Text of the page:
The following is a very welcome contribution from Philip Derrin, the creator of MacCro, an excellent Oscilloscope and Spectrum Analyzer shareware software for the Macintosh platform. invites its readers to visit Philip's home page for further info about MacCro.



Simple stuff first: the URL for MacCRO in your article is incorrect; it should be (I recently changed ISPs, and no longer use Ozemail, so your link goes to an old version - which I can't remove, because Ozemail won't let me log in).

The triggering capability for the Oscilloscope is something I was planning to add to MacCRO in any case, so that's not a problem.

What sort of frequency resolution would you need for the spectrum analyser and sonogram? As you mentioned in your article, memory use is a problem, but there it's more complicated than that: To get good frequency resolution, data must be captured over a long period of time, and then a Fourier transform must be done, which takes a huge amount of processor time, even on a G3/G4 machine. This is very difficult to do in real time, especially if you want decent resolution at low frequencies.

To "work in real time, with log scale from 15 kHz down to 0.01 Hz", is very difficult even with a modern computer: 15kHz requires a sample frequency of at least 30kHz, and 0.01Hz requires a recording at least 100 seconds long. There is then a requirement of at least 12MB of memory just for the captured data, and to do the Fourier transform on that data would take about another two minutes on my 333mHz G3 - though on a G4 using Altivec you might be able to speed it up to about thirty seconds (the computer would freeze during this time, unless you were running Mac OS X). Adding a row of pixels to a spectrogram every four minutes is not exactly real time.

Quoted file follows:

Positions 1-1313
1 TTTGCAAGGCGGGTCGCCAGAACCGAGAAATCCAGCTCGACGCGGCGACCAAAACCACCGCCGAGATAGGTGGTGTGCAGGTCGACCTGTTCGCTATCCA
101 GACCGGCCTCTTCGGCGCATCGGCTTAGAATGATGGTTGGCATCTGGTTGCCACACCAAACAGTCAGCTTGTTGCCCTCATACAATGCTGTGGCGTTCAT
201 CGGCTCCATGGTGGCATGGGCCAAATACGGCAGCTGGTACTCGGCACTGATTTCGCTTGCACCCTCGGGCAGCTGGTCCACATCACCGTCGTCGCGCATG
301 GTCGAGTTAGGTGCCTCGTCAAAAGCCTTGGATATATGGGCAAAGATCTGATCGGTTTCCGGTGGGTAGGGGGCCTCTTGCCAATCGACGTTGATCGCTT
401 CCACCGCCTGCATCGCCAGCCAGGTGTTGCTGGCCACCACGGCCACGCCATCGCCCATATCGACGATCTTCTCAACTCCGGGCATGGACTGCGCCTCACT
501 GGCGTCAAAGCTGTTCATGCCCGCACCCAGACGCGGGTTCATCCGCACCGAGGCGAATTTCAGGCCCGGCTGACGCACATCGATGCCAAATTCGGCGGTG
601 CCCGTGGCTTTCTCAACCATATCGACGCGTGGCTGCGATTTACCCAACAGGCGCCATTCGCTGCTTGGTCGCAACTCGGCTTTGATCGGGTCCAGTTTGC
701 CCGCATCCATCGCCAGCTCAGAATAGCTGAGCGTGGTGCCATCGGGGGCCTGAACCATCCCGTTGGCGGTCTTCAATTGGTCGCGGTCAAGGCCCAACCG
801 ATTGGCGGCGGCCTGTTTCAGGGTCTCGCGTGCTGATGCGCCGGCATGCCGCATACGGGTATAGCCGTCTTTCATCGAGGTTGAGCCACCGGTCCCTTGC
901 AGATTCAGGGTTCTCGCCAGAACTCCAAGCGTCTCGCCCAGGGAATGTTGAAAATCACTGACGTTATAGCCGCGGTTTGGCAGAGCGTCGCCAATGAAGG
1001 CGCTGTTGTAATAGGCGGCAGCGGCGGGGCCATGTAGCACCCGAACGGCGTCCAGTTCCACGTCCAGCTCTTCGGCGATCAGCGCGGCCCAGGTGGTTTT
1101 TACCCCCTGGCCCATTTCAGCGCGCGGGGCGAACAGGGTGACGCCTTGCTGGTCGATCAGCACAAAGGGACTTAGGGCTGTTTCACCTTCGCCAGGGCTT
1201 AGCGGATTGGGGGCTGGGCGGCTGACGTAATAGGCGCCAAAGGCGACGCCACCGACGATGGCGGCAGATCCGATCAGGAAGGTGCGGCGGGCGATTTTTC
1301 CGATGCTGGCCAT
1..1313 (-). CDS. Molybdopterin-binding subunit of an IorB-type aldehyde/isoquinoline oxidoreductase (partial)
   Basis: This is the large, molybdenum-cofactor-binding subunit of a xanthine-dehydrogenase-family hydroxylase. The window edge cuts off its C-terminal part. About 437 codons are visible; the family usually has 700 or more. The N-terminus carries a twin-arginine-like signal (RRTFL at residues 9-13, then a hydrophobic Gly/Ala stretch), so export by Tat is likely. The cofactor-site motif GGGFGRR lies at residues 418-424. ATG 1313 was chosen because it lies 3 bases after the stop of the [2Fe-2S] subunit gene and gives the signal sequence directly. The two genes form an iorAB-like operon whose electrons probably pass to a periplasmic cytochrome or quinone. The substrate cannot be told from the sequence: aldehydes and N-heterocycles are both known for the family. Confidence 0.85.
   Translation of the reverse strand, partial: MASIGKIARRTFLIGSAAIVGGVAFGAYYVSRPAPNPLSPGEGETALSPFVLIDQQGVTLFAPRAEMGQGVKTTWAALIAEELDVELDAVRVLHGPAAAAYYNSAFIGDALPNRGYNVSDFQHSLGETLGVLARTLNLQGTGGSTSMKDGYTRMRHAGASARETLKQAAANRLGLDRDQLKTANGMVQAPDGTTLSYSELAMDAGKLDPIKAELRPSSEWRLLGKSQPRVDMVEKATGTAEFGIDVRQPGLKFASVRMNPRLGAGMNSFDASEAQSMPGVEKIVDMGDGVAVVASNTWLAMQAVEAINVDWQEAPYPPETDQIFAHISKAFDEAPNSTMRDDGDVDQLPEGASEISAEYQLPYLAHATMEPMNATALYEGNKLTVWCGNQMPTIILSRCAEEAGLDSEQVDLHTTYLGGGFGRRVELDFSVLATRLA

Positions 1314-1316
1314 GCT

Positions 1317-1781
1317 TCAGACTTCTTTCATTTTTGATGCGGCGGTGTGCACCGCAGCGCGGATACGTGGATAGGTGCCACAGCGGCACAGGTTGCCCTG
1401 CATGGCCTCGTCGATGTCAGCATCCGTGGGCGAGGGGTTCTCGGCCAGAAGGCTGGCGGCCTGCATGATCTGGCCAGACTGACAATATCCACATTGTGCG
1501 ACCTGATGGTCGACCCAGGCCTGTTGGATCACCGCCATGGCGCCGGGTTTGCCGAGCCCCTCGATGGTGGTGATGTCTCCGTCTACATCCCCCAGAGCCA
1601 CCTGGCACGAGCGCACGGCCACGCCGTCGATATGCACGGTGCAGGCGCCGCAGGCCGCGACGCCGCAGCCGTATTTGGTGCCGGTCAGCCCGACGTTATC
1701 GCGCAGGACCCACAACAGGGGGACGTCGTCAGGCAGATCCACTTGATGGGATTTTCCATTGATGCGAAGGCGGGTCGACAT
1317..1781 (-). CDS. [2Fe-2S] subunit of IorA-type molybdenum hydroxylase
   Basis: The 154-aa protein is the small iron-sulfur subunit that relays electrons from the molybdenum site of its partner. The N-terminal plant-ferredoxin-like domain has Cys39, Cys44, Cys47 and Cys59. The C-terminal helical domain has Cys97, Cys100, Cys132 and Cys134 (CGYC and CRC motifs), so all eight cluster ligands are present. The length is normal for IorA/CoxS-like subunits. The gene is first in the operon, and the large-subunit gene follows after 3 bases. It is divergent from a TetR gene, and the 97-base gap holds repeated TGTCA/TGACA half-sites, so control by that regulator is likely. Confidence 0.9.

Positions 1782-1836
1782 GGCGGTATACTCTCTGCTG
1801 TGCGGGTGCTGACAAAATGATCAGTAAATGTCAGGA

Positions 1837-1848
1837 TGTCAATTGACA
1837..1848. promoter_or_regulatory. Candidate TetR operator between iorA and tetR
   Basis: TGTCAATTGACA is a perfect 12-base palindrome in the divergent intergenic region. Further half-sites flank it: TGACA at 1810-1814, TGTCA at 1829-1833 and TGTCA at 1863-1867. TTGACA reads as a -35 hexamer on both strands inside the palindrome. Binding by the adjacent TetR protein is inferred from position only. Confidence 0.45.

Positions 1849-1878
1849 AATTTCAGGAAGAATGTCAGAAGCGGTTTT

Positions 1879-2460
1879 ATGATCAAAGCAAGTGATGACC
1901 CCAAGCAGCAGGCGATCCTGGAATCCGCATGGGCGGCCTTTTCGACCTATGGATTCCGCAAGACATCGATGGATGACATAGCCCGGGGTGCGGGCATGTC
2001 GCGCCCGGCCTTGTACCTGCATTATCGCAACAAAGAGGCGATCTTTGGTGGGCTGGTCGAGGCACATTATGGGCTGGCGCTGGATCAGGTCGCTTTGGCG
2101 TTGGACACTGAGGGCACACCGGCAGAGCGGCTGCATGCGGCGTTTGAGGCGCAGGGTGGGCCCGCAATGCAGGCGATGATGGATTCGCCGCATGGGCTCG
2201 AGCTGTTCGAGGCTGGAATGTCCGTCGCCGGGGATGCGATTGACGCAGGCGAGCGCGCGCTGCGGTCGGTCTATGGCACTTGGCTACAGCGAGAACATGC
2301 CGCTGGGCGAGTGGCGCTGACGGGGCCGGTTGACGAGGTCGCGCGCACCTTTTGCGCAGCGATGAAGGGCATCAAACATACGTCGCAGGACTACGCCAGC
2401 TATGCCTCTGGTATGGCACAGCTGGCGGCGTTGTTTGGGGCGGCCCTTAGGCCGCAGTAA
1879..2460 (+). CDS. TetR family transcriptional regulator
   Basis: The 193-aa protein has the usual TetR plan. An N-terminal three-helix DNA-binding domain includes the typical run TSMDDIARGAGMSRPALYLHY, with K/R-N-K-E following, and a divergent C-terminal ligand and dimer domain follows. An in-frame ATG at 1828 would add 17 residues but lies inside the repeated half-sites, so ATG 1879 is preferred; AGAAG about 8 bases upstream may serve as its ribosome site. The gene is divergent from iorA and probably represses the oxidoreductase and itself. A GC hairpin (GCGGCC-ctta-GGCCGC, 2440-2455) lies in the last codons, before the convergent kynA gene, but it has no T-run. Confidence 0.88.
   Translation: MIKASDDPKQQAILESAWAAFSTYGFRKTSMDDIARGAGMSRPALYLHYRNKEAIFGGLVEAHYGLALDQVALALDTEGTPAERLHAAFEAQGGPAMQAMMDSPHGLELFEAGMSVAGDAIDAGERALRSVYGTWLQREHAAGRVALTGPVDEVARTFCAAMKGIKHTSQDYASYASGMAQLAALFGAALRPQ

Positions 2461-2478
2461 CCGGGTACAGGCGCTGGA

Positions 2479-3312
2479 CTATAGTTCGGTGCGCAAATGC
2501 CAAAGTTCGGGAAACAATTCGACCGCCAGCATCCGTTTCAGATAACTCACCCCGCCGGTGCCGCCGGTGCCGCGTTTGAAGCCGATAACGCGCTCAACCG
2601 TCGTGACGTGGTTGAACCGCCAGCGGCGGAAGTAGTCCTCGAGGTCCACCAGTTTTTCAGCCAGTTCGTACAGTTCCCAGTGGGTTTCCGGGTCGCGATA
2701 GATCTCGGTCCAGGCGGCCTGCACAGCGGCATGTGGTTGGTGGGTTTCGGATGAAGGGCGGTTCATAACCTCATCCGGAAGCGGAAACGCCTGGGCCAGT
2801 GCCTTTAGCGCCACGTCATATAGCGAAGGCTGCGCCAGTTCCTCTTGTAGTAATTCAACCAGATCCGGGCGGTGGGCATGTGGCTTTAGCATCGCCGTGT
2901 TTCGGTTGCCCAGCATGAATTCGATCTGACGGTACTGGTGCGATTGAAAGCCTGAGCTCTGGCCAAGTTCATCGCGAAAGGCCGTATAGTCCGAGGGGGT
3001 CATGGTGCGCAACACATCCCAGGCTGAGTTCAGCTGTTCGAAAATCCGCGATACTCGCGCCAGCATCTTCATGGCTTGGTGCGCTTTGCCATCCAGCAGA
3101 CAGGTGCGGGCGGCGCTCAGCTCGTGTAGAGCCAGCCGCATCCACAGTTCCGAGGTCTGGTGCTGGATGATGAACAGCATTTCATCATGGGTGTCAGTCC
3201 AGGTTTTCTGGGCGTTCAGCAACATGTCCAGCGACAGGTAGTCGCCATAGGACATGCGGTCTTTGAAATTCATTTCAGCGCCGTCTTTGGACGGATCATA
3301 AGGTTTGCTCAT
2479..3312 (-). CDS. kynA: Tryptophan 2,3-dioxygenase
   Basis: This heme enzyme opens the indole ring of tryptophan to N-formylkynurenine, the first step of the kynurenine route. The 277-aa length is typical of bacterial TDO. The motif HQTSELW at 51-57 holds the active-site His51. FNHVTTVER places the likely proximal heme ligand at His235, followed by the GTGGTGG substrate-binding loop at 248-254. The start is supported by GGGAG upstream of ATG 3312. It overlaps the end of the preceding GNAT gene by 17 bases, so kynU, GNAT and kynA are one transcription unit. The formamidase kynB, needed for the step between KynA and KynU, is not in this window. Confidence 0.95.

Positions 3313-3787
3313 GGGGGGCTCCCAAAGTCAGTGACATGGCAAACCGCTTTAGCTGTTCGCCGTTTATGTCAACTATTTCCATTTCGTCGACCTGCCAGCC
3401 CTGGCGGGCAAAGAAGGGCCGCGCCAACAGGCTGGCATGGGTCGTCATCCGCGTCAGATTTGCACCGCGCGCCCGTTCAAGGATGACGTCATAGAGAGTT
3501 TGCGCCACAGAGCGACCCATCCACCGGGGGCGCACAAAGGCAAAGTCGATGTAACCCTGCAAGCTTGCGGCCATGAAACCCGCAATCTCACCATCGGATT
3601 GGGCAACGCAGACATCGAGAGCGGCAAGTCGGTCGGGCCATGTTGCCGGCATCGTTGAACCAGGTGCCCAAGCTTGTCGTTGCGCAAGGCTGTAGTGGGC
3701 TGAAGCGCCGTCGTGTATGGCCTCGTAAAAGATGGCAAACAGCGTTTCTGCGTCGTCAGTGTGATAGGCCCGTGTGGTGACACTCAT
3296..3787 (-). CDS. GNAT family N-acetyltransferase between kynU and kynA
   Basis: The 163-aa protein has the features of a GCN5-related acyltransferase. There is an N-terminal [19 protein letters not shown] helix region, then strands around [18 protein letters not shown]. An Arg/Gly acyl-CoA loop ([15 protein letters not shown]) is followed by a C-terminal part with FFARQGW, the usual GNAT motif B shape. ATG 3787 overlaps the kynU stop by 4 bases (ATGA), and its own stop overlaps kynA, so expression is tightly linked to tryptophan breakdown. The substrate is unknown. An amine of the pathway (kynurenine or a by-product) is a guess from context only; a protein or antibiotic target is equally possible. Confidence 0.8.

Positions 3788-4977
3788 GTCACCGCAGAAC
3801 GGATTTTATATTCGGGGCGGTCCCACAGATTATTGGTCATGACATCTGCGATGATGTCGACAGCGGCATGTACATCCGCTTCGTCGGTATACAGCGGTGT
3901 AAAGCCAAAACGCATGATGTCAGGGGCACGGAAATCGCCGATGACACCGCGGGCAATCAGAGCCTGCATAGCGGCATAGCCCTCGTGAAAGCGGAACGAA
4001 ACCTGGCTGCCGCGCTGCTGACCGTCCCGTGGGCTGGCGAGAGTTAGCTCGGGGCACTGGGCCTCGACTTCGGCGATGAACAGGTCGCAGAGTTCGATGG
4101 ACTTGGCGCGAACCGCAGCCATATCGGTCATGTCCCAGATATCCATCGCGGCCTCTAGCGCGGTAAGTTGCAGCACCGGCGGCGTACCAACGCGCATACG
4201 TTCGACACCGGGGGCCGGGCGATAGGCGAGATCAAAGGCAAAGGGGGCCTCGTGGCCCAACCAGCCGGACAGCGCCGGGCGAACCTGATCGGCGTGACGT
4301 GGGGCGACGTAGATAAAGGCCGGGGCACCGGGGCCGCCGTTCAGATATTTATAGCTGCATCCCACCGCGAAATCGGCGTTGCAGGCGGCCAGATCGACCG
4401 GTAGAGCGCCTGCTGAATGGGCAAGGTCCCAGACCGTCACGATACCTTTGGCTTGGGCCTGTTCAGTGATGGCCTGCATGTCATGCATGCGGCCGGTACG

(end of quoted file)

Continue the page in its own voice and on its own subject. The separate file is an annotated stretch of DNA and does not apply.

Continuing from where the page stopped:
Restricting the bandwidth would make this much simpler. For example, if you want to know about the 0.01Hz - 1Hz band, only two samples per second are necessary, though you still have to record for about two minutes before there is enough data for a 0.01Hz resolution. The Fourier transform would then take a fraction of a second, as it currently does in MacCRO. Also, it would be necessary to filter out the higher frequencies, rather than just taking a sample twice a second, but that isn't difficult.

This restriction of bandwidth would mean you're losing all the data outside that bandwidth, so it's definitely important to be able to record to disk at the same time. QuickTime can already do this - I only have to tell it where to put the data. Compression would use up precious CPU time, so a large hard disk is a requirement.

Processing data from disk is relatively easy - it might be possible, for example, to produce a spectrogram from 0.01Hz to 15kHz, by repeating the bandwidth-restriction method several times to give different resolutions across the graph. This would mean the computer doesn't waste time producing a lot of high-resolution data for the high frequencies (which isn't displayed on a logarithmic graph), but still has good resolution at low frequencies. It *might* be possible to do the same thing in real time using multi-threading under OS X, if your computer is fast enough.

Also, getting any signal at all at such a low frequency would require the right hardware. A proper digital sound card would be required for frequencies below a few hertz. Of course, this is a requirement anyway for the new G4 machines (with no analog audio input).

I may be able to have a go at some of this later this year. At the moment I'm busily preparing for final exams...

I hope this helps.